Explained in 8 points: How US Visa reforms will hit Indian IT

Jayadevan PK January 31, 2017 2 min

Stocks of Indian tech firms have fallen sharply. And there are fears that things could get worse for Indian tech firms under the Trump administration.

InfosysStock

 

So what’s really going on? Here’s a simple explainer.

1. As part of reforming immigration laws, the United States is set to revamp the H-1B program. A new legislation has been tabled in the US House of Representatives.

2. Among other things, the High-Skilled Integrity and Fairness Act of 2017, proposes to increase the minimum wages for H-1B workers to $130,000. That’s more than double the current minimum wage ($60,000) introduced back in 1989.

3. Most Indian tech companies send employees to the United States on this visa. This includes companies like Infosys, Wipro, TCS, HCL Technologies and Tech Mahindra. This explains why their stock prices fell sharply.

4. Nearly 85,000 H-1B visas are given out every year. The demand usually far outstrips supply. Indian companies get most of these visas; for instance, in 2014 70% of H1-B visas went to Indian techies. There are an estimated 350,000 Indian engineers in the United States currently on H-1B visas.

5. Until recently, Indian IT used to shrug these threats off. But this time it is serious because key people in Donald Trump’s government are pro reforms and Republicans have a majority in both House and Senate, so passing the legislation will be quicker.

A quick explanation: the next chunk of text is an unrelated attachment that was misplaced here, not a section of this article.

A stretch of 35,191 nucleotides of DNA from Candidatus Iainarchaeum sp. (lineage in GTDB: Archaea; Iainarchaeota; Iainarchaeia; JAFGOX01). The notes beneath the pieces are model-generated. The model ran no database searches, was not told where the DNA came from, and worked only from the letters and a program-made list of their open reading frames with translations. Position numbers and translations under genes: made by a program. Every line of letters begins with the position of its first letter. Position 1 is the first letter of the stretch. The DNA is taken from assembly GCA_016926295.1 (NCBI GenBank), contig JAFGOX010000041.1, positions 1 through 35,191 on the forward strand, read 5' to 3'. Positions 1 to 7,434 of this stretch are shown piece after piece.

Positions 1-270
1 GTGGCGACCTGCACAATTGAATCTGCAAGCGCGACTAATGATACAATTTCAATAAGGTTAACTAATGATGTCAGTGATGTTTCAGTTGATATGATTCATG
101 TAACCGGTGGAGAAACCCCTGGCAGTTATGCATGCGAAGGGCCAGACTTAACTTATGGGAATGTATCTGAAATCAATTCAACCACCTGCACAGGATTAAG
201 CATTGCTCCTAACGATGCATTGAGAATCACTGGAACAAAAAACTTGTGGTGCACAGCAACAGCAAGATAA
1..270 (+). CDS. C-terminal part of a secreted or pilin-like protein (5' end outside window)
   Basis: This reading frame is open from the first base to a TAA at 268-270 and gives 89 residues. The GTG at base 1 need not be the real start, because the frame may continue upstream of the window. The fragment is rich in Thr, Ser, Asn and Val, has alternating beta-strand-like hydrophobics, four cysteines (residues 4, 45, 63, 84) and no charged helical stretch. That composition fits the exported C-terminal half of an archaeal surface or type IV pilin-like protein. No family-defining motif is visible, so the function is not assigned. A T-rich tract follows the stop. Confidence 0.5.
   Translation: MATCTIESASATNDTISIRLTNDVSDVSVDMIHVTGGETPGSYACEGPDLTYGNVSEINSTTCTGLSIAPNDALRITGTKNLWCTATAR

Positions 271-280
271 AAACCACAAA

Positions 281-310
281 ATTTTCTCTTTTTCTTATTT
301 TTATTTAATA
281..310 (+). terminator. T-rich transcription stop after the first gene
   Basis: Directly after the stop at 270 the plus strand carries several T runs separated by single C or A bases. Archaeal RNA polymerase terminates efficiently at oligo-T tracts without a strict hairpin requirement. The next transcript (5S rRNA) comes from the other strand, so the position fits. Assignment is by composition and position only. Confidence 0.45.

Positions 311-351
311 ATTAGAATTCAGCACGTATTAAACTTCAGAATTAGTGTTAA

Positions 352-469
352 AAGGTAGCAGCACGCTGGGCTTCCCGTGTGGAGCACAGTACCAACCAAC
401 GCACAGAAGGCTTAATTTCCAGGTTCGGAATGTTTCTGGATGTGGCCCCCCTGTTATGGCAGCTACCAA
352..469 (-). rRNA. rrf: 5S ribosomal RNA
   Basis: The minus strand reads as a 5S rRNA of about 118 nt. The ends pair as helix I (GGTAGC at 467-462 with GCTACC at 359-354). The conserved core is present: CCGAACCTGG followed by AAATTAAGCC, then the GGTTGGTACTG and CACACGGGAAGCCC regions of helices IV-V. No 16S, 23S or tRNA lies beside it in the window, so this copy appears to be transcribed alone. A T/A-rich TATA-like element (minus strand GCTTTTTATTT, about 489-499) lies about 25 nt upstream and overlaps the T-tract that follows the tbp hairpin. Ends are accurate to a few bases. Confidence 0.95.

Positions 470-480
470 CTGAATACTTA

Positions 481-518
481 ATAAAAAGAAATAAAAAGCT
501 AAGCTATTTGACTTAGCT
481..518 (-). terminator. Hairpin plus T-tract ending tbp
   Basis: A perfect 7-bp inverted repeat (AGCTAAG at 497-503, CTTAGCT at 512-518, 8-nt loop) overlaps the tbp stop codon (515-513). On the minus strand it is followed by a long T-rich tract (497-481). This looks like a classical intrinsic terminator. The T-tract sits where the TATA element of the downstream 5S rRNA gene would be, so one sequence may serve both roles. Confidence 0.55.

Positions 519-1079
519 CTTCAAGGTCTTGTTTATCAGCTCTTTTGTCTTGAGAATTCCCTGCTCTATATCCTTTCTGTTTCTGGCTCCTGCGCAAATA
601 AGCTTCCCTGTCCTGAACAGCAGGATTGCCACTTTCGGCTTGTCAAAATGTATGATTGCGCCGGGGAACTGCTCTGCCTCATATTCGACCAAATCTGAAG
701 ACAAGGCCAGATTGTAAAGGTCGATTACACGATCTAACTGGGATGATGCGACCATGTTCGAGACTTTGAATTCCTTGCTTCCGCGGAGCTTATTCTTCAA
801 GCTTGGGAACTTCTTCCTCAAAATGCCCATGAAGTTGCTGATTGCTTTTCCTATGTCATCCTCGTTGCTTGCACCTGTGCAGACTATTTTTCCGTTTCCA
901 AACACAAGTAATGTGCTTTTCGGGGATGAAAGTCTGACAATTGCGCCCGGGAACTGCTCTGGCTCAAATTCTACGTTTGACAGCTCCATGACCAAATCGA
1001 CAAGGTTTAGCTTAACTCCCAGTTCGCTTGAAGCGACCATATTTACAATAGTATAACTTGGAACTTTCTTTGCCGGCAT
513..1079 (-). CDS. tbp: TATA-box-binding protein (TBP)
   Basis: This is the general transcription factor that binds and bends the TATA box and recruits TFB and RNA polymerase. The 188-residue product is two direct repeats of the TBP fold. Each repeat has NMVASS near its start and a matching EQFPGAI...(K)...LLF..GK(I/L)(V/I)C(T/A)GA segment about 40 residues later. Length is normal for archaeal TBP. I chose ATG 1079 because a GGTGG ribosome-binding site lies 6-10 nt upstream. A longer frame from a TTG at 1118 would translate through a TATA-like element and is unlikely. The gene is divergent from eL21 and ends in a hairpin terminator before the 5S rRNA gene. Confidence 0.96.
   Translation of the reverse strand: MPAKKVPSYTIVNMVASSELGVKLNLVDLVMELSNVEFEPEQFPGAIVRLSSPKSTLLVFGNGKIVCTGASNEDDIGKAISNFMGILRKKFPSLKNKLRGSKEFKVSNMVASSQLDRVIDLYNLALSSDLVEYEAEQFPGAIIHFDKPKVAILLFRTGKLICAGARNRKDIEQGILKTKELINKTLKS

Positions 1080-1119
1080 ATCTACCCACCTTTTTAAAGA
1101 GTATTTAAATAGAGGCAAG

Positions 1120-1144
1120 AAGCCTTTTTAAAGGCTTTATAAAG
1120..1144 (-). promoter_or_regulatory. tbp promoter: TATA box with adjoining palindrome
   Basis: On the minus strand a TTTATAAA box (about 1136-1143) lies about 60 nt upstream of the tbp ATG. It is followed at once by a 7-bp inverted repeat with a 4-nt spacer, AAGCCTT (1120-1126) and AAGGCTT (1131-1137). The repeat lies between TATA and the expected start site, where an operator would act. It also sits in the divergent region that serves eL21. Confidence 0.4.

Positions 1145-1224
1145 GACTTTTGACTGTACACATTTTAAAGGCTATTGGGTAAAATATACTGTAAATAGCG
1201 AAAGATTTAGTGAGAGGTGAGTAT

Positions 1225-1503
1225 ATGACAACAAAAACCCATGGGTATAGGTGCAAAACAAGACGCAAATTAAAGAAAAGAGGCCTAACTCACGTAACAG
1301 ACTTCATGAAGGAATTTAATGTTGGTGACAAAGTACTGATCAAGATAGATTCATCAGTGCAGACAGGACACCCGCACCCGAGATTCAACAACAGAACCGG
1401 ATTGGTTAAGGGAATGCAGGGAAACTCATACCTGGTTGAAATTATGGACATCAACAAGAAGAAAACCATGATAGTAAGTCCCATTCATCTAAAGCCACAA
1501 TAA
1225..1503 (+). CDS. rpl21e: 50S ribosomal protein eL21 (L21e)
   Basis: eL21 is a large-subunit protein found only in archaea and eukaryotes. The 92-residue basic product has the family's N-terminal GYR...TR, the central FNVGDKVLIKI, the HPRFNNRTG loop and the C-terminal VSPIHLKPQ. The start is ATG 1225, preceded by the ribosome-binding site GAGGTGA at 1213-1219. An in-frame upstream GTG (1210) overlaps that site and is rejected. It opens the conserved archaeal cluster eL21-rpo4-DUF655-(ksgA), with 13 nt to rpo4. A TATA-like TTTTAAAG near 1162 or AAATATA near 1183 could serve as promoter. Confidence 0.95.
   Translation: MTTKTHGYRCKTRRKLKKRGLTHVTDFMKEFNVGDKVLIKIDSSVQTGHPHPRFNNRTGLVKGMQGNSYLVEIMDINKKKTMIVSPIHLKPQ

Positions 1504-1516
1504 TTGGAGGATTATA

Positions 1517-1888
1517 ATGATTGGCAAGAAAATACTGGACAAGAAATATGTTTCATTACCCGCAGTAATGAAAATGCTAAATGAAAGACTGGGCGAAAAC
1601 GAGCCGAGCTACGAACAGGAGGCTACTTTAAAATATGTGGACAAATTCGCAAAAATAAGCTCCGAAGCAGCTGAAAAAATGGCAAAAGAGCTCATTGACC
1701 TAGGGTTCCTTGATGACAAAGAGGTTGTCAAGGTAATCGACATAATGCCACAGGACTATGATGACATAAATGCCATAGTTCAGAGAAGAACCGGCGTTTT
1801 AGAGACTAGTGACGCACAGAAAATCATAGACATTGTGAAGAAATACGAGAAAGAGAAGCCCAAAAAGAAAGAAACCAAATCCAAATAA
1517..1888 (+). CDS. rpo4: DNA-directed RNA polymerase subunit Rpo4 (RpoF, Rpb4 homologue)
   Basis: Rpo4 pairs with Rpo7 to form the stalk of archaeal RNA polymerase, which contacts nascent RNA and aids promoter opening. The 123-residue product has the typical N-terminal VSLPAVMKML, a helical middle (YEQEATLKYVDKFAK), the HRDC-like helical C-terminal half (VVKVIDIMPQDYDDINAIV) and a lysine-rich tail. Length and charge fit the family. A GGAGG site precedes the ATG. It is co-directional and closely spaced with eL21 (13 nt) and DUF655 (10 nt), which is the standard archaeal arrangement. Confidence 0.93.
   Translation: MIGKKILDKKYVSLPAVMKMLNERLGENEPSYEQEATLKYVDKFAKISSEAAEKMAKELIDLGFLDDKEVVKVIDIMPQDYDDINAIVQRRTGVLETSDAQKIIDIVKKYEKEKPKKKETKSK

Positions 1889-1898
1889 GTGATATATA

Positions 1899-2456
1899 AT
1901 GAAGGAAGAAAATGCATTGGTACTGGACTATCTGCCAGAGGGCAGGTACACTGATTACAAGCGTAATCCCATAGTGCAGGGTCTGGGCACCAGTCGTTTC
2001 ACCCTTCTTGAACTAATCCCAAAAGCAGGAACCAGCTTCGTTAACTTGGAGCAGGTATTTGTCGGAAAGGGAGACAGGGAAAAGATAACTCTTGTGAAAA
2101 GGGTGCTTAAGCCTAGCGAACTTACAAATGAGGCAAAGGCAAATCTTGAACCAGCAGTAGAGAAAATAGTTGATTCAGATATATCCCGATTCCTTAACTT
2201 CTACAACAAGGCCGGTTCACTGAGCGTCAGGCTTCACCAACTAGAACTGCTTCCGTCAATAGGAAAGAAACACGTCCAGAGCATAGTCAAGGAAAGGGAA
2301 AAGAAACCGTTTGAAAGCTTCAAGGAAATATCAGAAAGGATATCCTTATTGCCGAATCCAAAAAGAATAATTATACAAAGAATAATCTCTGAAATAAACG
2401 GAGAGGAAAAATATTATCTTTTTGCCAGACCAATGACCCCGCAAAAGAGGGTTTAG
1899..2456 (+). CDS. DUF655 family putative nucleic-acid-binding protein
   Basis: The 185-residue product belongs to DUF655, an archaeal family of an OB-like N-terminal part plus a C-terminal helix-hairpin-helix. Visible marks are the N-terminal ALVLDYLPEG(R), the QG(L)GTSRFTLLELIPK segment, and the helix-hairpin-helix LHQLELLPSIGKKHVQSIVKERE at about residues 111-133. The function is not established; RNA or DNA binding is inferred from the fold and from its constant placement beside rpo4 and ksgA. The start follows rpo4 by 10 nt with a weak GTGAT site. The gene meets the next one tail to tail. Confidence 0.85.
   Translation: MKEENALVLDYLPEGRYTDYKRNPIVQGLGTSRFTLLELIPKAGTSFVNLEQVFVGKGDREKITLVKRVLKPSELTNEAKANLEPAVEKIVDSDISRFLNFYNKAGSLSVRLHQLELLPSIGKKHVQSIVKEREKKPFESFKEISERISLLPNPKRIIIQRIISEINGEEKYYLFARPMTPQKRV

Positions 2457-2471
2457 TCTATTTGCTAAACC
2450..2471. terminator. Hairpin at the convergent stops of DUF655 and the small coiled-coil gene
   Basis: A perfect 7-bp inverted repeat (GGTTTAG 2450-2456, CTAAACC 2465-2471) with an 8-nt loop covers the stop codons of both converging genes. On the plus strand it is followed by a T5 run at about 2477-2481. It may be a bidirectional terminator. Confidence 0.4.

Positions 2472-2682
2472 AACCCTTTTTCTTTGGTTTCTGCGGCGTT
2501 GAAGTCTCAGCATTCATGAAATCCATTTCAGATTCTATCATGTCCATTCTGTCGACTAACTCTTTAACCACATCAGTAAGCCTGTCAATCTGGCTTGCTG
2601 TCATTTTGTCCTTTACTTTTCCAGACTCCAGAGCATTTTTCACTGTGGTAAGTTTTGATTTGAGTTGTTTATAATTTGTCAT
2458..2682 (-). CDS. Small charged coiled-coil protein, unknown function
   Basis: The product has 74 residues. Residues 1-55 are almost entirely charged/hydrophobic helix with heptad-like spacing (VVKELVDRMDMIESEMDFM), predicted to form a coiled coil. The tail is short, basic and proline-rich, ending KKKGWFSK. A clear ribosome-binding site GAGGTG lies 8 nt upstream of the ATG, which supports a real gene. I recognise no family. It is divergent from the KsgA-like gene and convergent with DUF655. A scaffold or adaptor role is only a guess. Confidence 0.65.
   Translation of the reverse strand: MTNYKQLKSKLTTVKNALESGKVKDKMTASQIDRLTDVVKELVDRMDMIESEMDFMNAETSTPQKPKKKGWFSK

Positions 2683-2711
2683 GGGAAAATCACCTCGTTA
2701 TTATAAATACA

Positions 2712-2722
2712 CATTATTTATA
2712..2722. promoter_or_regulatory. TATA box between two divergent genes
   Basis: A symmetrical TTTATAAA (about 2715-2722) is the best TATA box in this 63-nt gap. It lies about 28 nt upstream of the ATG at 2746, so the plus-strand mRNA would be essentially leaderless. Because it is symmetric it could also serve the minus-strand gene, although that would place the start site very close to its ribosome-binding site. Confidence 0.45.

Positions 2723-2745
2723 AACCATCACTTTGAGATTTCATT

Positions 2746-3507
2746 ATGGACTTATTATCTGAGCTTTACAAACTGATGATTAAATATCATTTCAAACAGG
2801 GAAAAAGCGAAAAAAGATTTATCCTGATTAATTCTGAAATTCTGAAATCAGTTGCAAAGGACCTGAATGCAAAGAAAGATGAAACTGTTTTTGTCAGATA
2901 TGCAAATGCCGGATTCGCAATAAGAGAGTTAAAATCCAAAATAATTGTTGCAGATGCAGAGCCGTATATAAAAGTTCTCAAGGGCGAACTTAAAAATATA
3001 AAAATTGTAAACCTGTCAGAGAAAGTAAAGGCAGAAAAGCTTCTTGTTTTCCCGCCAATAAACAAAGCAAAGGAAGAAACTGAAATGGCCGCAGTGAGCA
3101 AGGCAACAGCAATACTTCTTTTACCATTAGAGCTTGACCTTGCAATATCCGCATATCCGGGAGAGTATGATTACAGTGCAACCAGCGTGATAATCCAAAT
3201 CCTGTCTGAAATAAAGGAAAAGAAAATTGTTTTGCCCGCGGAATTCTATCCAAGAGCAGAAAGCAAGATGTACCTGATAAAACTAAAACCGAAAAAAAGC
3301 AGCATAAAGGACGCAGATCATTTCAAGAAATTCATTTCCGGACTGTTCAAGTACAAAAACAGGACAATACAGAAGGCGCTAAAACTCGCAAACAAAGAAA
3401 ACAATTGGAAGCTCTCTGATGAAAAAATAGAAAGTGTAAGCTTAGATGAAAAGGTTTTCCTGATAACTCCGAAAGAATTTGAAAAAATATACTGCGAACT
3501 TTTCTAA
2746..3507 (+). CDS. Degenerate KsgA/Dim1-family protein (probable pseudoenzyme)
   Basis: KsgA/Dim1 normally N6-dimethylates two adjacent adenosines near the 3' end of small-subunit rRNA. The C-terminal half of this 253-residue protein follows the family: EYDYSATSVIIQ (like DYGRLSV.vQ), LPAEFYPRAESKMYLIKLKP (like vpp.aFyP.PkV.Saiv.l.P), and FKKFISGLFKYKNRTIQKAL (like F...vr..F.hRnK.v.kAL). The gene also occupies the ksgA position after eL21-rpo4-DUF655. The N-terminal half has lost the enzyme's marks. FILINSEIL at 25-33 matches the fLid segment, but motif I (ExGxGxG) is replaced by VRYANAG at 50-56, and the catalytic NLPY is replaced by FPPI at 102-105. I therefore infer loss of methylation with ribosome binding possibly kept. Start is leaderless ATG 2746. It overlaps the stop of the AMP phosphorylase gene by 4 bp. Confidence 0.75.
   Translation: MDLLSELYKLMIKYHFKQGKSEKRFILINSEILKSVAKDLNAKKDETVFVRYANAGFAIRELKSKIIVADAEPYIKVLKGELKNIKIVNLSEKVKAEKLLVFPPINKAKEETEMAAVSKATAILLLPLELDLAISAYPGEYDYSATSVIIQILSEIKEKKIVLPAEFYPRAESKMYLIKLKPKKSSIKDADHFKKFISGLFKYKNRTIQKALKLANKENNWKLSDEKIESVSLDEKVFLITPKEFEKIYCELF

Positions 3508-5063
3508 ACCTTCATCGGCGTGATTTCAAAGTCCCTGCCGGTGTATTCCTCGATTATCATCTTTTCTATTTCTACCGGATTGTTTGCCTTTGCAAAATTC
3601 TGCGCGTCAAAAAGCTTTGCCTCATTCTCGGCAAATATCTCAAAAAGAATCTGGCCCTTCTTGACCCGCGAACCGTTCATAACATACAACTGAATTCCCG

6. So how will this impact Indian IT? According to a report by Investec, the margin impact can be the following:

H1B US Immigration
(Source: Investec. Assuming minimum wages are increased to $110,000 in the worst case. But the Trump administration has proposed to raise it to $130,000.)

That’s a hit of more than 2.3% on gross margins!

7. The irony of it all? US is short of nearly 50,000 tech workers annually, as per Investec. Also, tech unemployment currently is below the historic average.

Source: Investec
Source: Investec

8. Is there a silver lining? Yes. About 20% of the annual H1B allocation will be set aside for startup employers with fewer than 50 workers. This will help them hire high-skilled talent from countries like India.

Stocks graphic: Nikhil Raj P/ FactorDaily


Disclosure: FactorDaily is owned by SourceCode Media, which counts Accel Partners, Blume Ventures and Vijay Shekhar Sharma among its investors. Accel Partners is an early investor in Flipkart. Vijay Shekhar Sharma is the founder of Paytm. None of FactorDaily’s investors have any influence on its reporting about India’s technology and startup ecosystem.